While the notice from the LePage administration attributed the cuts to action by the state Legislature, the cuts would have been deeper if the budget proposed by Gov. Paul LePage in January passed in its original form. His initial proposal would have sliced about $10 million per year from public health budgets, instead of the $5 million in annual cuts included in the final budget.

“I think one of the principles in public health is that success in public health is often silent, and that’s often when cuts to public health are made,” said Dora Anne Mills, vice president for clinical affairs at the University of New England and former director of the Maine CDC. “When there is a crisis or a public health problem that arises, that’s when people suddenly miss what was previously cut.”

Rep. Drew Gattine, D-Westbrook, the House chair of the Legislature’s appropriations committee, said the cuts came as the result of a budget compromise through which lawmakers rolled back many other cuts to health and social services programs proposed by LePage.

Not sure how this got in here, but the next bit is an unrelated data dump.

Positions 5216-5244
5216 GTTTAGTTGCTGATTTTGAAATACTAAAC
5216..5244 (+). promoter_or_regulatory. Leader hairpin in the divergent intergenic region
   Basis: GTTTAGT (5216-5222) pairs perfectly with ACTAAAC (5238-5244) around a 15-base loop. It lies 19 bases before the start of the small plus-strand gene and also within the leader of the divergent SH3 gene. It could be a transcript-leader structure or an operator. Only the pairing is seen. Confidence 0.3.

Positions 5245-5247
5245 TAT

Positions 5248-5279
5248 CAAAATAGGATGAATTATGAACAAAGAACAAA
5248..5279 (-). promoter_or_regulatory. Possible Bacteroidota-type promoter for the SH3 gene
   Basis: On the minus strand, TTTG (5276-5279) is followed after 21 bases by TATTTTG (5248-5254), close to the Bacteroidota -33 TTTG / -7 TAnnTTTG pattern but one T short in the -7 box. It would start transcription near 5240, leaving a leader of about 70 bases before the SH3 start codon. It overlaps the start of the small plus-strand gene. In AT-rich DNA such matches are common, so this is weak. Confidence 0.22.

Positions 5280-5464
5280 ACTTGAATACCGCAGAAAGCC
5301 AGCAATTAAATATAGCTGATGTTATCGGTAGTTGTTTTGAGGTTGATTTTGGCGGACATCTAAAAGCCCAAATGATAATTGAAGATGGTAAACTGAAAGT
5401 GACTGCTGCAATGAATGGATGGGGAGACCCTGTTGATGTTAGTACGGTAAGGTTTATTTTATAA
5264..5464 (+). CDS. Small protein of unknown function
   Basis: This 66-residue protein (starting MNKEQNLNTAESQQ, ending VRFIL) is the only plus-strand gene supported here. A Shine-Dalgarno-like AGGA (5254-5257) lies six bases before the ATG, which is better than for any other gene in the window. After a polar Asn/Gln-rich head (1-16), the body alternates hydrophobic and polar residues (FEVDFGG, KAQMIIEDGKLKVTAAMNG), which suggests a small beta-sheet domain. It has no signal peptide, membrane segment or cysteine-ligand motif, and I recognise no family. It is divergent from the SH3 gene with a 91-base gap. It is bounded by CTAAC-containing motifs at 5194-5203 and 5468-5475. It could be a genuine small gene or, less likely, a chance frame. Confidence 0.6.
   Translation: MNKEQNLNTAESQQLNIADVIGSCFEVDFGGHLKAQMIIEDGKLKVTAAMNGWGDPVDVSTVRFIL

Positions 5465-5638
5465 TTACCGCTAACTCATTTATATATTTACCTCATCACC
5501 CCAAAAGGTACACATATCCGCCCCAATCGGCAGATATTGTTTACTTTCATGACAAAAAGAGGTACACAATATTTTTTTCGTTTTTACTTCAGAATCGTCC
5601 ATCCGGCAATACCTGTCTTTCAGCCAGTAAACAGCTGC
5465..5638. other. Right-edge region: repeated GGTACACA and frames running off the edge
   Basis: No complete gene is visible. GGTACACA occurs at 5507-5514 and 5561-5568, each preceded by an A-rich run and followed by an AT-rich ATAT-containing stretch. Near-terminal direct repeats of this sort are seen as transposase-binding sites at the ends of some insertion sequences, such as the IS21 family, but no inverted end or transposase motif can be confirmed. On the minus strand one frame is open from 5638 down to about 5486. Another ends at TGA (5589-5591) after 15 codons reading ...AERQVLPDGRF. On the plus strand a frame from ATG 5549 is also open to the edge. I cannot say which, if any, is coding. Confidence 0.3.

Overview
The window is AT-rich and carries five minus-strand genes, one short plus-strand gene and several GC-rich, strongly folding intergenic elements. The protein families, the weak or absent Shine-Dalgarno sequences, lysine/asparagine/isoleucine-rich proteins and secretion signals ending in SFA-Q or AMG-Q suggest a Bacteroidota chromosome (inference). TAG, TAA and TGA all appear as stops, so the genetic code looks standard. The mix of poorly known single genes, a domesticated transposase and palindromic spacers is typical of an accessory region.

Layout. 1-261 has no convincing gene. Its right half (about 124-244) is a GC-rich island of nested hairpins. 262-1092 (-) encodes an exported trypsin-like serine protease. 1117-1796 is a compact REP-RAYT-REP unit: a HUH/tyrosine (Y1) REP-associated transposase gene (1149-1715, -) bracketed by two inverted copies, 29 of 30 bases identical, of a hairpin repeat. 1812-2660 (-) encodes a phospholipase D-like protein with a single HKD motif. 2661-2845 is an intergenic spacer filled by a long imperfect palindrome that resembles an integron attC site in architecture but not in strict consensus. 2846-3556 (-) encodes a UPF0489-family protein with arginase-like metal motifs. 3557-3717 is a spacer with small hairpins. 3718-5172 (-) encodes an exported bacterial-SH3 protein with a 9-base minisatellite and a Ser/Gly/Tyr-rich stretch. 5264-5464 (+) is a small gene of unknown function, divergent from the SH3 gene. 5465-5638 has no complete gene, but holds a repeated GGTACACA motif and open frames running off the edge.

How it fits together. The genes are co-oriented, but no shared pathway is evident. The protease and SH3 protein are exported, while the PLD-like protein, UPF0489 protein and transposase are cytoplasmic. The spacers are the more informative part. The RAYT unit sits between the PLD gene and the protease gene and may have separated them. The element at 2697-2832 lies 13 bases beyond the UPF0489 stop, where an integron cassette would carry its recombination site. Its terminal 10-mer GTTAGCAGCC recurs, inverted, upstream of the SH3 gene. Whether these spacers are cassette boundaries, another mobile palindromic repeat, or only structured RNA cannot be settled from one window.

Lawmakers didn’t specify which programs the Maine CDC would cut as a result of the $5 million in cuts, Gattine said. That’s why the elimination of district coordinating council funding, as well as the elimination of state funding for 15 student health centers in schools, has taken many by surprise.

Among those surprised was Portland Public Schools Superintendent Xavier Botana.

On Wednesday, Botana learned that the four student health centers in Portland’s public schools were losing funding. Through a contract with Greater Portland Health, the centers provided an array of health and mental health services to around 1,000 students last year, ranging from physicals and dental work to immunizations and help to students trying to quit smoking.

The centers serve students regardless of their insurance or financial status